They found us a newer if smaller bungalow on a wide, busy street and painted it yellow with turquoise trim. It had three bedrooms, one bath but was shored up by pretty front and back yards and a smaller (wide enough) side yard in which to romp, handsome deciduous trees to climb and swing from and limbs one might long daydream. It had a wide front porch, uncovered, with a cement stool built into each corner. A sprawling tree nursery was right right behind us giving it a mildly country feel from the back.

Our Michigan place overlooked a huge lot that was an entire glorious garden belonging to the neighbor  just south of our house. I was warned that the owner, as fine a gardener as his wife, was akin to Mr. McGregor from The Tale of Peter Rabbit. That didn’t deter me from feeling I had part ownership by virtue of being only a single wire fence apart, his copious flowers and rhubarb hanging over it on our side, tantalizing me. I happily observed and trespassed from time to time, as did we all. I think I may have stolen strawberries. Though old Mr. Benfer kept a hawk eye on our rambunctious family (they had a grown daughter; we never saw her)–those basketballs and baseballs, the running about, the screeches!–he was never mean to me. His wife eventually if infrequently, shared some produce and flowers, perhaps feeling a bit sorry for my mother. Erroneously. I can say that ever-changing, bountiful scene was one of the best things about our house even though it wasn’t ours.

But ours was an unremarkable house in form. It had been built around 1930; the rooms were not overly large. There was a good if somewhat dank basement we did remodel into a partial recreation room for teen-aged parties. My father’s musical instrument repair workshop–where he also fixed small household appliances–was in one corner. On the second floor, three girls shared one bedroom, two boys another. We all shared a bathroom. My parents took over what would later become the main floor TV room/den. I had a room of my own by the time I was thirteen, as the other four had gone off to various colleges. It was paradise having so much space and relative quietness.

There was a dining room where a large, leafed table stood, often covered in tablecloths of various colors and according to occasion, topped by a vase of flowers or other attractive decor. It was one of my favorite rooms, not mainly because of meals. It housed a pretty blonde buffet with many drawers full of lovely things, a stereo system in a sturdy wood cabinet against a wall, and a china and crystal cabinet. The connecting living room was small for our family but nonetheless the corner was occupied by a baby grand piano. We packed in a lot of folks for music making or simply visits.

The rounded front door could have been a turnstile, as there never ceased the coming and going of people. Family, yes, but also music students and their parents, customers of Mom’s seamstress/millinery side-business (she was also a teacher), many friends of my parents, our own buddies. It seemed the doorbell was non-stop ringing amidst dramatic swells of a symphony and a chorus of chattering voices. And the one wall phone ringing. So many people called my father, alone, (not to mentions the rest of us) that I was the unofficial secretary by age twelve–messages being handwritten and tacked on the kitchen bulletin board for his later review. We had a lot going on those years, as busy families do. The lifestyle within the house was active, artistic and made orderly if strict with rules and etiquette. It overflowed with interests and ideas. Perhaps we were a tad squashed, though I didn’t miss privacy as a child. We would have benefited from even a half- bathroom more, though, particularly mornings as we clamored about, preparing for our day.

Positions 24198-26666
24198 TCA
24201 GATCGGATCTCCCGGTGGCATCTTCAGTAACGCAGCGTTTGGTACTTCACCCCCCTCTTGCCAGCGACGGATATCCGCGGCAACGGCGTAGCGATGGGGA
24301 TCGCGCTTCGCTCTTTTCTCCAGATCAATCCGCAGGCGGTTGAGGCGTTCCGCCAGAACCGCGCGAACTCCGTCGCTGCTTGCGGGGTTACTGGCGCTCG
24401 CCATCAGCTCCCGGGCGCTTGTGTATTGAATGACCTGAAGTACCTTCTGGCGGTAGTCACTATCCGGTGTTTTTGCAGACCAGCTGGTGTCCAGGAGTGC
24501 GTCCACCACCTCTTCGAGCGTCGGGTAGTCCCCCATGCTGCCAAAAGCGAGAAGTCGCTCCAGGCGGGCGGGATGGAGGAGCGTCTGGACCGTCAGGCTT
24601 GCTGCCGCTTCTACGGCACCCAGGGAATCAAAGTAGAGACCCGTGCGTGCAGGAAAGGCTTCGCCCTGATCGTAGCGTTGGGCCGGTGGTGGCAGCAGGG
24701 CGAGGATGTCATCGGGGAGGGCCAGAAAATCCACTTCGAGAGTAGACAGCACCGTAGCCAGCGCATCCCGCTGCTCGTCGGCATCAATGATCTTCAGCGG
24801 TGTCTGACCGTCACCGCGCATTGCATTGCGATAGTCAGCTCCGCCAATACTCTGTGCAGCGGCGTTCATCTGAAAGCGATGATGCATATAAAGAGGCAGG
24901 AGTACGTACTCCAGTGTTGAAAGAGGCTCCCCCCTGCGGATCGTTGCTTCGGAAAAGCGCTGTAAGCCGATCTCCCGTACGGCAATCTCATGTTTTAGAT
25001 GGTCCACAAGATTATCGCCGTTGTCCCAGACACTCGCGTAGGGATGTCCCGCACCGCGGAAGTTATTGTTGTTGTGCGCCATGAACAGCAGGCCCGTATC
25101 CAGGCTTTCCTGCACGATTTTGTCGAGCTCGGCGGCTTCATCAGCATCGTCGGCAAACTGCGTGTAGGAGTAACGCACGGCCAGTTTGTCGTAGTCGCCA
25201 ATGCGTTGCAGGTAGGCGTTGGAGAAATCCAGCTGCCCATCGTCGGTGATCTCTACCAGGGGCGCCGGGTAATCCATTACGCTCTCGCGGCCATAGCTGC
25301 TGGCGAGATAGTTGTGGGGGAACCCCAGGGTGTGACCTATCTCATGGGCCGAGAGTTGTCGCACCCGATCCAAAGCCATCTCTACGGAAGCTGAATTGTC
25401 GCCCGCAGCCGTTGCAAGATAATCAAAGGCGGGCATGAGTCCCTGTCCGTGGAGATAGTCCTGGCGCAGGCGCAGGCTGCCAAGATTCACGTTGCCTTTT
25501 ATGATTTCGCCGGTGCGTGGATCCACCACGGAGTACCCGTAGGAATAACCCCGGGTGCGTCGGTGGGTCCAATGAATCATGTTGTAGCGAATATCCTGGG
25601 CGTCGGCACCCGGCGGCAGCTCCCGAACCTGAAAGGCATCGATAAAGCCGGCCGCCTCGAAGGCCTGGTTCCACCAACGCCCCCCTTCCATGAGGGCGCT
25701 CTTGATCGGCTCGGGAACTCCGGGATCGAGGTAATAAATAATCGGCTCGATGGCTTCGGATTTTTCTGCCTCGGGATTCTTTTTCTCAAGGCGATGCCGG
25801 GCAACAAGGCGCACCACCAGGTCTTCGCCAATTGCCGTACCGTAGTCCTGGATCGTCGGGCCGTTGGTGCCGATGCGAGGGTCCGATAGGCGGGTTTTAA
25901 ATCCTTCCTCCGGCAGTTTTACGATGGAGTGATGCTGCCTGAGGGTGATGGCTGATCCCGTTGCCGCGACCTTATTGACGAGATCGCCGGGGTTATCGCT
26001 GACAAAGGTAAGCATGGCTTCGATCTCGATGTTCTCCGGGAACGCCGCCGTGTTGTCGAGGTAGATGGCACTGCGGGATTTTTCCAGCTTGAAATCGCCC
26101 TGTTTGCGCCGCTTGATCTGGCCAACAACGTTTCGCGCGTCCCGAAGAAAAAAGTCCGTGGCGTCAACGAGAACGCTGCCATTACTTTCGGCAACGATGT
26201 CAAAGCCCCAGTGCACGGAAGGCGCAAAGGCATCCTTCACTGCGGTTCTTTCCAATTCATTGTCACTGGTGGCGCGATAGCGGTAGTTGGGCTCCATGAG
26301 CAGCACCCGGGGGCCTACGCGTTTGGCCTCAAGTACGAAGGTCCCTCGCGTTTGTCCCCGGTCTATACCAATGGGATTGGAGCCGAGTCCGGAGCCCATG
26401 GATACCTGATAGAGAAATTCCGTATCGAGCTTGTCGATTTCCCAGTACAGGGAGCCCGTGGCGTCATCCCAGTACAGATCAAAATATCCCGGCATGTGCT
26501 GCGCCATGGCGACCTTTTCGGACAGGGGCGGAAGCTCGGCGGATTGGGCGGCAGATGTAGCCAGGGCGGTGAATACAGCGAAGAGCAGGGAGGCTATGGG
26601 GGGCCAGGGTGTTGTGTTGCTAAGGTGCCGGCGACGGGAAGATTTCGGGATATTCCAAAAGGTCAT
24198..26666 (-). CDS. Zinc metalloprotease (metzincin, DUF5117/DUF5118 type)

However, though good memories (and some not good) may take me back to those four walls, to street and yard, I have never longed for a house like it. I do find myself writing about it because the stories it generates hold some merit or interest–at least for myself. The last time I saw it, it was unrecognizable. My mother had passed away after my father. She hadn’t lived there for some years. The two-story bright bungalow was covered in boring taupe siding and the huge maple in front was gone; overgrown juniper bushes on either side of the wide front porch (where I’d liked to hide) were replaced by fussy little plants. I couldn’t see the towering irises alongside the house although it was spring when Mom died. It was no longer our house; someone had other ideas of what was acceptable, good.

I had a different vision altogether from my parents’. I began to draw houses as a youth, sketching different designs, depicting settings that called to me–usually nature’s acreage. I was not all that talented at drawing but no matter, I needed to provide ideas a visual form. My house visions have run more to higher ceilings, light-filled spaces, lots of windows, skylights. Airy. Stone, glass and redwood set among trees on a lake, if my greatest house dream was fulfilled. Modern or even more contemporary styles have been preferred. But also Craftsman homes, and perhaps a meticulously turned out Victorian. I wouldn’t turn down a snug cottage by a rushing creek or a minor Spanish or Italian villa by the sea, however.

I suspect I was influenced by many striking modern homes in my childhood city, the birthplace of Alden B. Dow. He was the son of the founder of Dow Chemical Company and an apprentice of the famed Frank Lloyd Wright. Dow gave his own personal acreage with awe-inspiring gardens to the city, such a joy to wander through. I loved studying such daring, stripped down, sleek buildings and seeing the interiors. A waterfall in a house! A tree trunk rising up in an entryway! Indeed, perhaps this was a strong imprint from my childhood, after all, as much an influence as the imprints left on the TV home buyers’ psyches.